Plaintiff does not specify the capacity in which Defendant Blandford is sued and the court therefore presumes that he is sued in his official capacity only. See, e.g., Johnson v. Outboard Marine Corp., 172 F.3d 531, 535 (8th Cir. 1999).

Although 42 U.S.C. § 1404a states that "[t]he Secretary of Housing and Urban Development may sue and be sued only with respect to its functions under the United States Housing Act of 1937," that clause does not permit breach of contract suits for money damages to be paid out of the federal treasury. See U.S. v. Adams, 634 F.2d 1261 , 1265 (10th Cir. 1980) (noting that the United States' § 1404a waiver is "only with respect to its functions under this chapter" and finding that the United States has not waived its sovereign immunity under that section because "payment of damages for alleged contractual breaches arising out of an approved contract" does not "fall[] within the `functions' of HUD in making housing available"); Cathedral Square Partners Ltd. P'ship v. South Dakota Hous. Dey. Auth., No. Civ. 07-4001, 2009 WL 873998 (D.S.D. March 30, 2009) (finding that claims for monetary relief against HUD and its Secretary relating to the administration of Section 8 contracts are claims against the United States and are barred by sovereign immunity because42 U.S.C. § 1404a does not waive sovereign immunity for such claims); Furtick v. Medford Hous. Auth., 963 F. Supp. 64, 71-72 (D. Mass. 1997) (holding that § 1404a does not waive sovereign immunity for monetary damages claims relating to alleged civil rights violations). In short, Plaintiff has not alleged that the United States has waived its grant of sovereign immunity from monetary relief, nor does the court believe the United States has done so. Plaintiff's claims must therefore be dismissed because this court lacks subject matter jurisdiction.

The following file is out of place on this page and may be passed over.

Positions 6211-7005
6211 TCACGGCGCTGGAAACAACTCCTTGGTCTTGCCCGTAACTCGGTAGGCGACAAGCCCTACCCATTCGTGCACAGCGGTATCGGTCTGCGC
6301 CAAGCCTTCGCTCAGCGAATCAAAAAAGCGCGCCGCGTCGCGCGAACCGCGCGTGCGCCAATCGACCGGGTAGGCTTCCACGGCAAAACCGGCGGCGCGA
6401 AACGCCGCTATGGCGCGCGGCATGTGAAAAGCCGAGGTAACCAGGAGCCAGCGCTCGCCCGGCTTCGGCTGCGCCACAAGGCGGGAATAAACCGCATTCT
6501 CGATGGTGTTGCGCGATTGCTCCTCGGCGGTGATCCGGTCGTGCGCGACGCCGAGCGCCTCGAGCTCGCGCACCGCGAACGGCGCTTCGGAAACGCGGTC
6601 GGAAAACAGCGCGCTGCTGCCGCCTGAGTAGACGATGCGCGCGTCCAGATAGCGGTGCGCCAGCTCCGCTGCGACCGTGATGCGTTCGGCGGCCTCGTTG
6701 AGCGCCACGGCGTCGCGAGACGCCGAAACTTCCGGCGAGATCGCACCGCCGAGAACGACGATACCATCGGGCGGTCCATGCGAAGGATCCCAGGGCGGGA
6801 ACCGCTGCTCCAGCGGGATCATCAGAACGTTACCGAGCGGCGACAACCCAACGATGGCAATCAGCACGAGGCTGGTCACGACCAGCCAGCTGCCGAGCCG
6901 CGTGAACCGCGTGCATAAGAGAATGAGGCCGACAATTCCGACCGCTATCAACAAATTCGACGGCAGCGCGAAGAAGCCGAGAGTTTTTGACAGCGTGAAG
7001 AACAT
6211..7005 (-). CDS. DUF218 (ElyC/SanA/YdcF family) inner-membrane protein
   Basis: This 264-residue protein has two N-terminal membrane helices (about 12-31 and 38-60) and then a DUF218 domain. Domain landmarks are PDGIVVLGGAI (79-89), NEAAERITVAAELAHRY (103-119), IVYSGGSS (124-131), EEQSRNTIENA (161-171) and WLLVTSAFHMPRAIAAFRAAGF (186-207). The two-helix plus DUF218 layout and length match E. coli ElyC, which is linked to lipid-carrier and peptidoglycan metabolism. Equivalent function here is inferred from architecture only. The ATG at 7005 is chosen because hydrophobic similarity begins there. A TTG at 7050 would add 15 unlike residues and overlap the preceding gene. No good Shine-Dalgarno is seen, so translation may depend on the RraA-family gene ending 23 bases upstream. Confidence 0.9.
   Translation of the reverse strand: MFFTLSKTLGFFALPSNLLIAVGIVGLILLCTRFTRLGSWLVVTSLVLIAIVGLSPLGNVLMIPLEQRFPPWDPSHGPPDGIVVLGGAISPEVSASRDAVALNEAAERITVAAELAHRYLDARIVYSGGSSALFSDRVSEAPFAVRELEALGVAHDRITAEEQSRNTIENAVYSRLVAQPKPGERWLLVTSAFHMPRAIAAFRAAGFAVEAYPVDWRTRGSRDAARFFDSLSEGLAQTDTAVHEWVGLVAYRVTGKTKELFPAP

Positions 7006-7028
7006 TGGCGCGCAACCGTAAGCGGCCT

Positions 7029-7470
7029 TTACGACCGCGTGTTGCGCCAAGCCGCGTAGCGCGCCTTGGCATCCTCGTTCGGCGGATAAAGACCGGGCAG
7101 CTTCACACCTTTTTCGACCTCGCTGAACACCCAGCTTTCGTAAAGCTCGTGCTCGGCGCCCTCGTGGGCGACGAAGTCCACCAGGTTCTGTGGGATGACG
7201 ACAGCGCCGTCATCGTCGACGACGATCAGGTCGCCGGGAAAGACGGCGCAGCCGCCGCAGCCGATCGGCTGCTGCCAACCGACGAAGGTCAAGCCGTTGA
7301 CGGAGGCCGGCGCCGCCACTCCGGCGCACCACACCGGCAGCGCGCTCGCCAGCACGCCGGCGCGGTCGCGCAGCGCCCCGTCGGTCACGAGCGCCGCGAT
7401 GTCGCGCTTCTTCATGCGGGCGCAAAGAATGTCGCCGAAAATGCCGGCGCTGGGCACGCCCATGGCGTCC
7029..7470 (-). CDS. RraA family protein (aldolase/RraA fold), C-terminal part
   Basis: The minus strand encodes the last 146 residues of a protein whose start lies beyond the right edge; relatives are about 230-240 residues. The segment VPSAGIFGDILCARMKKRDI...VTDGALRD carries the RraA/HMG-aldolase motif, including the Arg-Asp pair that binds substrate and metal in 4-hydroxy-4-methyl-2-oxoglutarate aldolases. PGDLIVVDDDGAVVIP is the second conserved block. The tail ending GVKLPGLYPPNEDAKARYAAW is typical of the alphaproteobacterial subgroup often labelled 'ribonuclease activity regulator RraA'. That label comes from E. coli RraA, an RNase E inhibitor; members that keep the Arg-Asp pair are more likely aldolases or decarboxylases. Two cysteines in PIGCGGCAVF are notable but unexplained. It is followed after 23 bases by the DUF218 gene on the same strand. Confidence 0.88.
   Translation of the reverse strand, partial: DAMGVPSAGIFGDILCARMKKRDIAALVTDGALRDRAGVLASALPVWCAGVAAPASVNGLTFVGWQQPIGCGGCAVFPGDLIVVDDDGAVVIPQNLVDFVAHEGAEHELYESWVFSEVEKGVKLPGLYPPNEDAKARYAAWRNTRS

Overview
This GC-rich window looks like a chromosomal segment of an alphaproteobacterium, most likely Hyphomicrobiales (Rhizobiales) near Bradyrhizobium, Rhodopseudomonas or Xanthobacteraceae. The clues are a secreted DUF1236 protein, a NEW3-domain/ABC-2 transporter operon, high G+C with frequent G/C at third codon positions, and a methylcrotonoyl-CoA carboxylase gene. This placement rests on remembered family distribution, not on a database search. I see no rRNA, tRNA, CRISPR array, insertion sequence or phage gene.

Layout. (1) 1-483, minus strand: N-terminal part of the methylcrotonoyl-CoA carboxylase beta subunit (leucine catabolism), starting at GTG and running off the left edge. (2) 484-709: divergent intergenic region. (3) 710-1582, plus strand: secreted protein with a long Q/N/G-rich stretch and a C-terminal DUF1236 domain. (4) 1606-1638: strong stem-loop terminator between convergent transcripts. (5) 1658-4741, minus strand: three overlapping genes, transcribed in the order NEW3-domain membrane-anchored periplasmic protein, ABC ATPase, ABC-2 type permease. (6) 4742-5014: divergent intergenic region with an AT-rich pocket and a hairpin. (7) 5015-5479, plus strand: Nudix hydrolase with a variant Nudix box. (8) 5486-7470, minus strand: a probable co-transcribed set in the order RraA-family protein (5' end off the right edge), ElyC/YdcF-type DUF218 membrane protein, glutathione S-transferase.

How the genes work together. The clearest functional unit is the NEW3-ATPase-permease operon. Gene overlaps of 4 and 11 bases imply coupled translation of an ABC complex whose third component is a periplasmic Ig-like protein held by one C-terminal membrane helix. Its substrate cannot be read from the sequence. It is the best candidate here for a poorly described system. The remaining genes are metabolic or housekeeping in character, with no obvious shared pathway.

Plaintiff also requests "an order of restitution entitling [him] to his home." (Filing No. 1 at CM/ECF p. 4.) It is unclear whether this is a request for injunctive relief. Regardless, Plaintiff's own filings show that he voluntarily moved out of his Platteview Apartments residence more than five years ago. (Case No. 7:09CV5012, Filing No. 11 at CM/ECF p. 5.) There is nothing before the court showing that Plaintiff has attempted to return to his Platteview Apartments home or was prevented from doing so. As in Furtick, Plaintiff has, at best, alleged only the "mere possibility that [he] will be injured in the future." Furtick, 963 F. Supp. at 69 . As such, Plaintiff lacks standing to pursue his requested injunctive relief. Further, although the court need not decide the issue at this time, the court has serious doubts regarding whether Plaintiff has a private right of action for injunctive relief under Section 8. Hill v. Group Three Housing Development Corp., 799 F.2d 385, 397 (8th Cir. 1986); see also Banks v. Dallas Housing Authority, 271 F.3d 605, 610-11 (5th Cir. 2001) (denying relief where the plaintiffs claimed Section 8 violations of requirement to provide "decent, safe, and sanitary" housing and finding that Section 8 "neither displays Congressional intent to create a private right of action nor creates a federal right that is judicially enforceable through 42 U.S.C. § 1983").


1. This matter is dismissed without prejudice for lack of subject matter jurisdiction.

2. A separate judgment will be entered in accordance with this Memorandum and Order.

3. All pending motions are denied as moot.

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Summaries of

Jones v. Department of Housing Urban Development

United States District Court, D. Nebraska
Apr 23, 2010
8:10CV76 (D. Neb. Apr. 23, 2010)
Case details for

Jones v. Department of Housing Urban Development

Case Details


Court:United States District Court, D. Nebraska

Date published: Apr 23, 2010


8:10CV76 (D. Neb. Apr. 23, 2010)